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ORIGINAL ARTICLE
Year : 2018  |  Volume : 46  |  Issue : 4  |  Page : 275-280

A comparative study between epidural fentanyl, magnesium sulfate, or both for postoperative analgesia in hip surgeries


Department of Anesthesia and Surgical Intensive Care, Faculty of Medicine, Tanta University, Tanta, Egypt

Correspondence Address:
Hend A Ghoneem
Department of Anesthesia and Surgical Intensive Care, Faculty of Medicine, Tanta University, Garahem St., Kafr El-Zayat, El-Gharbia, Tanta
Egypt
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DOI: 10.4103/tmj.tmj_32_17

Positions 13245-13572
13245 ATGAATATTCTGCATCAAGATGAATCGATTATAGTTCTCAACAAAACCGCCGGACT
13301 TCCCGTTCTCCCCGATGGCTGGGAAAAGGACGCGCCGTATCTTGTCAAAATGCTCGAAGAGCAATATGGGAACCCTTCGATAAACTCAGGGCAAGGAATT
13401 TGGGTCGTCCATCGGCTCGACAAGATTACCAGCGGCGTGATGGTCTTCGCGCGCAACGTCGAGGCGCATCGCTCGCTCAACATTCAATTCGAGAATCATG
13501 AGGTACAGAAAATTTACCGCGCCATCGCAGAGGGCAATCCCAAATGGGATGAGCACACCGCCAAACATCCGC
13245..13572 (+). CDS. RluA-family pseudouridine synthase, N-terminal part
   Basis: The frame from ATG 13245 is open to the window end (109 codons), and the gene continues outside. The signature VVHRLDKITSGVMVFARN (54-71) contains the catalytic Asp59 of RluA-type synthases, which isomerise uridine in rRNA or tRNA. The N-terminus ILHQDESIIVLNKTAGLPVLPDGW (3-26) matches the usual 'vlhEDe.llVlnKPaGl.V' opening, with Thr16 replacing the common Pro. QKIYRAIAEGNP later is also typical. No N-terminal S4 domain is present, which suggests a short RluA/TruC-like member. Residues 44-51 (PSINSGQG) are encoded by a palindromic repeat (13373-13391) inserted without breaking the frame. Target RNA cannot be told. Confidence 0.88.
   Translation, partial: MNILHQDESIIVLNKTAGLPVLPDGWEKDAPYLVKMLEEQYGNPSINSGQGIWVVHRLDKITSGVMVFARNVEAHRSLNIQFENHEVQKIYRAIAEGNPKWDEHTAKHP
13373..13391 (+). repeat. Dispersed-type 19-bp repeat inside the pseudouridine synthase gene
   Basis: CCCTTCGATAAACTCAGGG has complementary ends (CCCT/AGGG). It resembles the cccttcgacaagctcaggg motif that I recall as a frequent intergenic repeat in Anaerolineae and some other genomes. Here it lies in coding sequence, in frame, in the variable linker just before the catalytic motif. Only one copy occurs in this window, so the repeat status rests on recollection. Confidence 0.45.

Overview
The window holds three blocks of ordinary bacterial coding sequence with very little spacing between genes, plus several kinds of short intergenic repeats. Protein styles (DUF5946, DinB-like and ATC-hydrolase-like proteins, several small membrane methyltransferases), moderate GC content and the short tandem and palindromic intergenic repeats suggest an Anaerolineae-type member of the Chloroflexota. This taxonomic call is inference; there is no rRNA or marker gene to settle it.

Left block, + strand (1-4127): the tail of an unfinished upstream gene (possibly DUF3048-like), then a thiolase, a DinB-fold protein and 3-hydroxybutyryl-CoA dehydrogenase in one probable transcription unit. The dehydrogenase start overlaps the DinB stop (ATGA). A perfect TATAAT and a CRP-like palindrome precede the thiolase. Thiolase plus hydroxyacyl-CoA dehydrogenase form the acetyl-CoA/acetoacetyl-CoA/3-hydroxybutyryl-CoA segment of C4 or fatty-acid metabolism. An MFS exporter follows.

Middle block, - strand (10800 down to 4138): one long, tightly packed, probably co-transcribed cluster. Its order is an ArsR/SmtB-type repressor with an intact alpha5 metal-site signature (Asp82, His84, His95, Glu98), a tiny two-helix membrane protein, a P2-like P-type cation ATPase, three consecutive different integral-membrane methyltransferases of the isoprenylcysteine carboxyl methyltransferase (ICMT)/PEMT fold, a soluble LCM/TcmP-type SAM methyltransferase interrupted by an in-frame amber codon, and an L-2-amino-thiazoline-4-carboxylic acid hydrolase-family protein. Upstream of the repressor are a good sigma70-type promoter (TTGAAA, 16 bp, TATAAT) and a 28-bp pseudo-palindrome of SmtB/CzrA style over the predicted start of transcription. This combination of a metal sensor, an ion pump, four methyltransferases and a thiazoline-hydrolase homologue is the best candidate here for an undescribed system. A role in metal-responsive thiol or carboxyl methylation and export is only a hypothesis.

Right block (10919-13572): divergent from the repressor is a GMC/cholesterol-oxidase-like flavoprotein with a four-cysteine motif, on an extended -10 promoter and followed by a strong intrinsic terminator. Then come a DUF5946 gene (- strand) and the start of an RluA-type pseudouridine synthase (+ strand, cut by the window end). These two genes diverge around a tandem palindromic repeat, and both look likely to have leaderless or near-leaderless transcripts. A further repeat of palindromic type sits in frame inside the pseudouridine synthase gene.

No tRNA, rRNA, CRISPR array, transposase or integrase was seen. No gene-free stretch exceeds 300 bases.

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Background Postoperative analgesia after hip surgeries is important for adequate recovery and early mobilization. Epidural analgesia is one of the most accepted techniques. Aim The aim was to evaluate the analgesic efficacy of single bolus administration of epidural fentanyl, magnesium sulfate, and a combination of both in patients undergoing hip surgeries under spinal anesthesia. Patients and methods Ninety patients, 20–65 years, American Society of Anesthesiology I–III, undergoing elective hip surgery under spinal anesthesia were investigated. After wearing off of spinal anesthesia, the patients were allocated into three groups to receive single bolus epidural injection of fentanyl 1 µg/kg in the fentanyl (F) group, magnesium sulfate 75 mg in the magnesium sulfate (M) group, and a combination of both in the fentanyl magnesium sulfate (FM) group. All were diluted to a total volume of 10 ml. Visual analog scale, duration of analgesia, and total consumption of rescue analgesia were recorded. Results A combination of epidural fentanyl (1 µg/kg) and magnesium sulfate (75 mg) produced a significant reduction of postoperative visual analog scale at 3 and 6 h with a longer duration of analgesia and a lower rescue analgesic consumption without increased side effects. Conclusion Epidural fentanyl and magnesium sulfate provides adequate postoperative analgesia but with short duration. However, addition of magnesium sulfate as an adjuvant to epidural fentanyl improves the quality of postoperative analgesia, reduces the demand for rescue analgesia, and prolongs the duration of analgesia without additional side effects.


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